When I say encoded, I mean the csv’s have inscrutable names like ‘2016Census_G09C.csv’ and contain column names like ‘Se_d_r_or_t_h_t_Tot_NofB_0_ib’ (H.T. @hughparsonage).

Two of the metadata files in /Metadata/ have useful applications for us. ‘2016Census_geog_desc_1st_and_2nd_release.xlsx’ will help us resolve encoded geographic areas to federal electorate names. ‘Metadata_2016_GCP_DataPack.xlsx’ lists the topics of each of the 59 tables and will allow us to replace a short and uninformative column name with a much longer, and slightly more informative name….

Followed by the joys of joining and analyzing the data sets.

McBain develops original analysis of the data that demonstrates a relationship between having children and opinions on the impact of same sex marriage on children.

No, I won’t repeat his insight. Read his post, it’s quite entertaining.

Name a bitch badder than Taylor Swift

Tuesday, December 5th, 2017

It all began innocently enough, a tweet with this image and title by Nutella.

Maëlle Salmon reports in Names of b…..s badder than Taylor Swift, a class in women’s studies? that her first pass on tweets quoting Nutella’s tweet, netted 15,653 tweets! (Salmon posted on 05 December 2017 so a later tweet count will be higher.)

Salmon uses rtweet to obtain the tweets, cleanNLP to extract entities, and then enhances those entities with Wikidata.

There’s a lot going on in this one post!

Enjoy the post and remember to follow Maëlle Salmon on Twitter!

Other value-adds for this data set?

Over Thinking Secret Santa ;-)

Thursday, November 30th, 2017

Secret Santa is a graph traversal problem by Tristan Mahr.

From the post:

Last week at Thanksgiving, my family drew names from a hat for our annual game of Secret Santa. Actually, it wasn’t a hat but you know what I mean. (Now that I think about it, I don’t think I’ve ever seen names drawn from a literal hat before!) In our family, the rules of Secret Santa are pretty simple:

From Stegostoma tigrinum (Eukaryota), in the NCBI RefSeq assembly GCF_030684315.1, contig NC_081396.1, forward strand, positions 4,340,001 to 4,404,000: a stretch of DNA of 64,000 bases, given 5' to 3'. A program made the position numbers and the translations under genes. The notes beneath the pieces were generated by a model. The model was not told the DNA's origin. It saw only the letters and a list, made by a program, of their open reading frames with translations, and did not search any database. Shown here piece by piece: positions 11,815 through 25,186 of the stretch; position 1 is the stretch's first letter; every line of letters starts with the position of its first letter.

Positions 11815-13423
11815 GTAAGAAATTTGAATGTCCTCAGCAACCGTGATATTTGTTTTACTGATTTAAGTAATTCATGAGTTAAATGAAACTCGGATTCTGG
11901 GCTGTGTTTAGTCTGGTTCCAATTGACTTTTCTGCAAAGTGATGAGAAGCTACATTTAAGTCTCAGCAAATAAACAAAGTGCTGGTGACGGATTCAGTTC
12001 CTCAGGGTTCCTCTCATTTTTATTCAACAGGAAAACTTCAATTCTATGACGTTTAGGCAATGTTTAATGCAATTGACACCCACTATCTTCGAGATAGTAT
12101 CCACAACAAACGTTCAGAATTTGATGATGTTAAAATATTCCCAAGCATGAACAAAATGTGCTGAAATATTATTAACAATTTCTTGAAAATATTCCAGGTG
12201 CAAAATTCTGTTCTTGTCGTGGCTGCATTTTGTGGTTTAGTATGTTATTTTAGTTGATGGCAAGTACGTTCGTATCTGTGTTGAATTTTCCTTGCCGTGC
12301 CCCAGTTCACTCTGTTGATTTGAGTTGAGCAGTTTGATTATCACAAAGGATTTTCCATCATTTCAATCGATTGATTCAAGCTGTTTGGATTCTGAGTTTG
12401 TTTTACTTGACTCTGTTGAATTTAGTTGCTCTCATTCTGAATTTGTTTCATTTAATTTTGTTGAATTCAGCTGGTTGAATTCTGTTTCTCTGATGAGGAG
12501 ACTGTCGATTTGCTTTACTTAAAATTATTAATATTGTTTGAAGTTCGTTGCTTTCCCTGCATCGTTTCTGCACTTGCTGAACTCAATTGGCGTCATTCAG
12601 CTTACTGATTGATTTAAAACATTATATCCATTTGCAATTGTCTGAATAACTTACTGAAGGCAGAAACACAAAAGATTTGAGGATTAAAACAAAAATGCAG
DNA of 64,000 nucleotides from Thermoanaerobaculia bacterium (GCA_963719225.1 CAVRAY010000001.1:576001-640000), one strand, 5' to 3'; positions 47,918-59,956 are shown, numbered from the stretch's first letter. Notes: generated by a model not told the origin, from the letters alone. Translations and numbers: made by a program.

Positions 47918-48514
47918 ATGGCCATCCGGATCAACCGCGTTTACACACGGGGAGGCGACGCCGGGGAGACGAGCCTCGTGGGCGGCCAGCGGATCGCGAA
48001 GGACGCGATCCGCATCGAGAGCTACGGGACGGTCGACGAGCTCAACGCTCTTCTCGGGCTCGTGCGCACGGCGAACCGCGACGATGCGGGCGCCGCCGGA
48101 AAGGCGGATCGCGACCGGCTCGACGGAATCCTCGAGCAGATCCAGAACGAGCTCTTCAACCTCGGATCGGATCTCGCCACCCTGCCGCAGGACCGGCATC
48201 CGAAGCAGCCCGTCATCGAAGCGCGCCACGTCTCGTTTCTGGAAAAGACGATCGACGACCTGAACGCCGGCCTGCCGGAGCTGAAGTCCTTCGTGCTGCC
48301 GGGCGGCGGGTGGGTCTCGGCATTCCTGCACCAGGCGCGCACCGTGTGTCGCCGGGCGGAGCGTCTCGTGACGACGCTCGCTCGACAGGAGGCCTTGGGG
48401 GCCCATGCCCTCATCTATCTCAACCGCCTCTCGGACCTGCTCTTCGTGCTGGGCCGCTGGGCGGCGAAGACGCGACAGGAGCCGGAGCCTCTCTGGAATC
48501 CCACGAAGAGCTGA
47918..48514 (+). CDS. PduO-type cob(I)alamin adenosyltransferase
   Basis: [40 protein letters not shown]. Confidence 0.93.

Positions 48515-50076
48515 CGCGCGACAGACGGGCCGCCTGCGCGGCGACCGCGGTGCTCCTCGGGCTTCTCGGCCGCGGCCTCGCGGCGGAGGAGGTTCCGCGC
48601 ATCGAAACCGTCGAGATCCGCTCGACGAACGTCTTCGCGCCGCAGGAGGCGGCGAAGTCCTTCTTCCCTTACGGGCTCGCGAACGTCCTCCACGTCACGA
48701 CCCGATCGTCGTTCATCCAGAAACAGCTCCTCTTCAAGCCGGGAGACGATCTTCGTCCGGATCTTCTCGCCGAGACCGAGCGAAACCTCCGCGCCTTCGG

• The players’ names are put in “a hat”.
  • Players randomly draw a name from a hat, become that person’s Secret Santa, and get them a gift.
  • If a player draws their own name, they draw again.

Once again this year, somebody asked if we could just use an app or a website to handle the drawing for Secret Santa. Or I could write a script to do it I thought to myself. The problem nagged at the back of my mind for the past few days. You could just shuffle the names… no, no, no. It’s trickier than that.

In this post, I describe a couple of algorithms for Secret Santa sampling using R and directed graphs. I use the DiagrammeR package which creates graphs from dataframes of nodes and edges, and I liberally use dplyr verbs to manipulate tables of edges.

If you would like a more practical way to use R for Secret Santa, including automating the process of drawing names and emailing players, see this blog post.

If you haven’t done your family Secret Santa yet, you are almost late! (November 30, 2017)

Enjoy!

A Docker tutorial for reproducible research [Reproducible Reporting In The Future?]